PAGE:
Overall, this session of BLS X was once again a success. In light of the Boston Marathon tragedy, public safety was on all of our minds. The speakers’ advice hit near and dear to our hearts as we looked forward to Indianapolis serving as the international hub in the upcoming months for large events like the Mini Marathon, the Indianapolis 500 and the Indiana Black Expo.•

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  1. On a related note, I offered the ICLU my cases against the BLE repeatedly, and sought their amici aid repeatedly as well. Crickets. Usually not even a response. I am guessing they do not do allegations of anti-Christian bias? No matter how glaring? I have posted on other links the amicus brief that did get filed (search this ezine, e.g., Kansas attorney), read the Thomas More Society brief to note what the ACLU ran from like vampires from garlic. An Examiner pledged to advance diversity and inclusion came right out on the record and demanded that I choose Man's law or God's law. I wonder, had I been asked to swear off Allah ... what result then, ICLU? Had I been found of bad character and fitness for advocating sexual deviance, what result then ICLU? Had I been lifetime banned for posting left of center statements denigrating the US Constitution, what result ICLU? Hey, we all know don't we? Rather Biased.

  2. It was mentioned in the article that there have been numerous CLE events to train attorneys on e-filing. I would like someone to provide a list of those events, because I have not seen any such events in east central Indiana, and since Hamilton County is one of the counties where e-filing is mandatory, one would expect some instruction in this area. Come on, people, give some instruction, not just applause!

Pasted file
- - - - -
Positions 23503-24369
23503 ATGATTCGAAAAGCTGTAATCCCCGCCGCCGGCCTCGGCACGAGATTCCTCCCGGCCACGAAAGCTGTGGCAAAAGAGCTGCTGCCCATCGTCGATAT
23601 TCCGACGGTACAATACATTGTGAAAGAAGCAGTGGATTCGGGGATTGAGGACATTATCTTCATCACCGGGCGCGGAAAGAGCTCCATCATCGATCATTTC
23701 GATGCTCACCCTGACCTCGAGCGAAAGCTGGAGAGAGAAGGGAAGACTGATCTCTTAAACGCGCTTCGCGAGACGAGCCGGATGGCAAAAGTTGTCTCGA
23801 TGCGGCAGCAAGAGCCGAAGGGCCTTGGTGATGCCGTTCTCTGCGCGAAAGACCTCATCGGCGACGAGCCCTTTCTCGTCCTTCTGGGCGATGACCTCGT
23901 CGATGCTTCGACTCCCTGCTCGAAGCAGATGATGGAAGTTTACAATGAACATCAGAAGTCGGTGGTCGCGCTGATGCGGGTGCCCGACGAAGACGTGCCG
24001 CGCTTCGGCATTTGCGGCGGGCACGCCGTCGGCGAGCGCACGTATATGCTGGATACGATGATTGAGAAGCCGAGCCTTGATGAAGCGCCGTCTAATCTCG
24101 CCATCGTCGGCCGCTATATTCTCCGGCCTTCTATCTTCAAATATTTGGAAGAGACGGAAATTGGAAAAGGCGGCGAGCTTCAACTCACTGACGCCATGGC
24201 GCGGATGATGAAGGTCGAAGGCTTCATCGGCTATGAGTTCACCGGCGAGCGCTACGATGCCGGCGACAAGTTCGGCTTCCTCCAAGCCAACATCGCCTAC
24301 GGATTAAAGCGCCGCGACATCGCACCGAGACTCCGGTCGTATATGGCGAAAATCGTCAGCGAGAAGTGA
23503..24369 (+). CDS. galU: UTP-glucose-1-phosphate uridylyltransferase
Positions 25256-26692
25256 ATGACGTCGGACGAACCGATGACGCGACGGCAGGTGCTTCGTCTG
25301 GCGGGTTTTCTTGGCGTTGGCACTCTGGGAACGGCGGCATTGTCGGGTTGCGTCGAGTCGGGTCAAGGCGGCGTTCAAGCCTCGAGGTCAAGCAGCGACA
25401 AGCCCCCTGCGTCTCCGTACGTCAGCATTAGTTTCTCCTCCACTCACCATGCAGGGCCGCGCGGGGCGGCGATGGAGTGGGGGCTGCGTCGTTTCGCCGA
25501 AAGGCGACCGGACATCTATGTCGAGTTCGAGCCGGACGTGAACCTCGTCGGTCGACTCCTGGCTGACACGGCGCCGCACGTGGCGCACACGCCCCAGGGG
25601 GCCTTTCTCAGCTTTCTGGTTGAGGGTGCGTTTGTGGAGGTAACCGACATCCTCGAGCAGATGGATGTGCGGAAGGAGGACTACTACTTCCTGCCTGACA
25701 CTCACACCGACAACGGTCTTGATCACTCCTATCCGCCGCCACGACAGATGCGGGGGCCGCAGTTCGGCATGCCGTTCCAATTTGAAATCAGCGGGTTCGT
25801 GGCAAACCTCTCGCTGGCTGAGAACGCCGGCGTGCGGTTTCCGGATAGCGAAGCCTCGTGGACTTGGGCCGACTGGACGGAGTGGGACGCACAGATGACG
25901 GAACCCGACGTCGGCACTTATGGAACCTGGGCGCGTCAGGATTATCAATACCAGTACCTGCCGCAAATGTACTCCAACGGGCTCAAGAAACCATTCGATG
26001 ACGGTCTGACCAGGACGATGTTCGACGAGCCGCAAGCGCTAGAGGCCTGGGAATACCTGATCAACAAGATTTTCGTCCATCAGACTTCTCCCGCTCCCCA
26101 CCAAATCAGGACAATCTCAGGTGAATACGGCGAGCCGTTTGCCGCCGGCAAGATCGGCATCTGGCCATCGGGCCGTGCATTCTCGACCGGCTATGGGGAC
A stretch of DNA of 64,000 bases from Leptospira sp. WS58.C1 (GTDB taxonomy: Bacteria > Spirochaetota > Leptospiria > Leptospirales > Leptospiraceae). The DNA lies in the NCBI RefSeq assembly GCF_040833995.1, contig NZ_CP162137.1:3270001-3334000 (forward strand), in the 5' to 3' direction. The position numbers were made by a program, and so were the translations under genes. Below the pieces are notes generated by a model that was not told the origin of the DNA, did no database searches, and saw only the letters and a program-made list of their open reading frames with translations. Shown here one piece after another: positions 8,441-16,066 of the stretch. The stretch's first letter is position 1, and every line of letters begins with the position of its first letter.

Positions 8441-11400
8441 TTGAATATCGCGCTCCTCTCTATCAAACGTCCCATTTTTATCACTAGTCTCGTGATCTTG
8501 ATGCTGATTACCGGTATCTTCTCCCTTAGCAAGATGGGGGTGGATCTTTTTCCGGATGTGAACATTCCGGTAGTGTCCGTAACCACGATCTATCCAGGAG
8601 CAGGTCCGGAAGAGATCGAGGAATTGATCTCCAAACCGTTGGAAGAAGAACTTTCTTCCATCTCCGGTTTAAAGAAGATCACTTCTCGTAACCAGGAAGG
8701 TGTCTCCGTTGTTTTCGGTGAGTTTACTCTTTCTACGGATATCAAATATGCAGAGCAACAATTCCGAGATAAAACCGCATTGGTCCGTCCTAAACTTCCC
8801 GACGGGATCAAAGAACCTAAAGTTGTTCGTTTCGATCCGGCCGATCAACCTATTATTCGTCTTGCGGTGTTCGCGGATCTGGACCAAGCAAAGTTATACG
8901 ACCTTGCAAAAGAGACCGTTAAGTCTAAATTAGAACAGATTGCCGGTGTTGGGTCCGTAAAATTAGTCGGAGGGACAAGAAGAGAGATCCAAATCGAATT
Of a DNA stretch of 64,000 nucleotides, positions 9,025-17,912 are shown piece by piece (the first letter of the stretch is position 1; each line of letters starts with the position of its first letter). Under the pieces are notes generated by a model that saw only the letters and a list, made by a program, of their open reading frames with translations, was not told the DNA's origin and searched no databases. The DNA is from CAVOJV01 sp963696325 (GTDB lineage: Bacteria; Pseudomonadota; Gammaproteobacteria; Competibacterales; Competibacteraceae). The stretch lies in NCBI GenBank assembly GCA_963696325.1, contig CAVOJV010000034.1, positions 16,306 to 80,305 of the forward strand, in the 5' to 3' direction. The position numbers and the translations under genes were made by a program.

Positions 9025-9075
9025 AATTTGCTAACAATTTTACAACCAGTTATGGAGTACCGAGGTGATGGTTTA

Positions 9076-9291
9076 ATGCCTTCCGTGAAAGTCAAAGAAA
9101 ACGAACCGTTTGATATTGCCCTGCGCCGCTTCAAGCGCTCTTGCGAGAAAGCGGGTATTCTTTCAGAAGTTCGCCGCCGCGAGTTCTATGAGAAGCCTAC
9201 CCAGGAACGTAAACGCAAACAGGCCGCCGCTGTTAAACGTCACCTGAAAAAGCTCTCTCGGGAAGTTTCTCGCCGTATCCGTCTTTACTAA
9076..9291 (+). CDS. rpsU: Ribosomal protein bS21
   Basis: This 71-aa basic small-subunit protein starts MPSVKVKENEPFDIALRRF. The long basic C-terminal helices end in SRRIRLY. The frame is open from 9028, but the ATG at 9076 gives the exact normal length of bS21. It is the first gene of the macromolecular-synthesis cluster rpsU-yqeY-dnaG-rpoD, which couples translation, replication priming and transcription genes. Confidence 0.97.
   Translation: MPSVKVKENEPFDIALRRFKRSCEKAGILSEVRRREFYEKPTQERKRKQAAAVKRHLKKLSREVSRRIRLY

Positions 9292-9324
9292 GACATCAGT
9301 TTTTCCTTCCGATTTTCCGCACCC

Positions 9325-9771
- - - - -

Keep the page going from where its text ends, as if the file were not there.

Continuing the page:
3. This law is troubling in two respects: First, why wasn't the law reviewed "with the intention of getting all the facts surrounding the legislation and its actual impact on the marketplace" BEFORE it was passed and signed? Seems a bit backwards to me (even acknowledging that this is the Indiana state legislature we're talking about. Second, what is it with the laws in this state that seem to create artificial monopolies in various industries? Besides this one, the other law that comes to mind is the legislation that governed the granting of licenses to firms that wanted to set up craft distilleries. The licensing was limited to only those entities that were already in the craft beer brewing business. Republicans in this state talk a big game when it comes to being "business friendly". They're friendly alright . . . to certain businesses.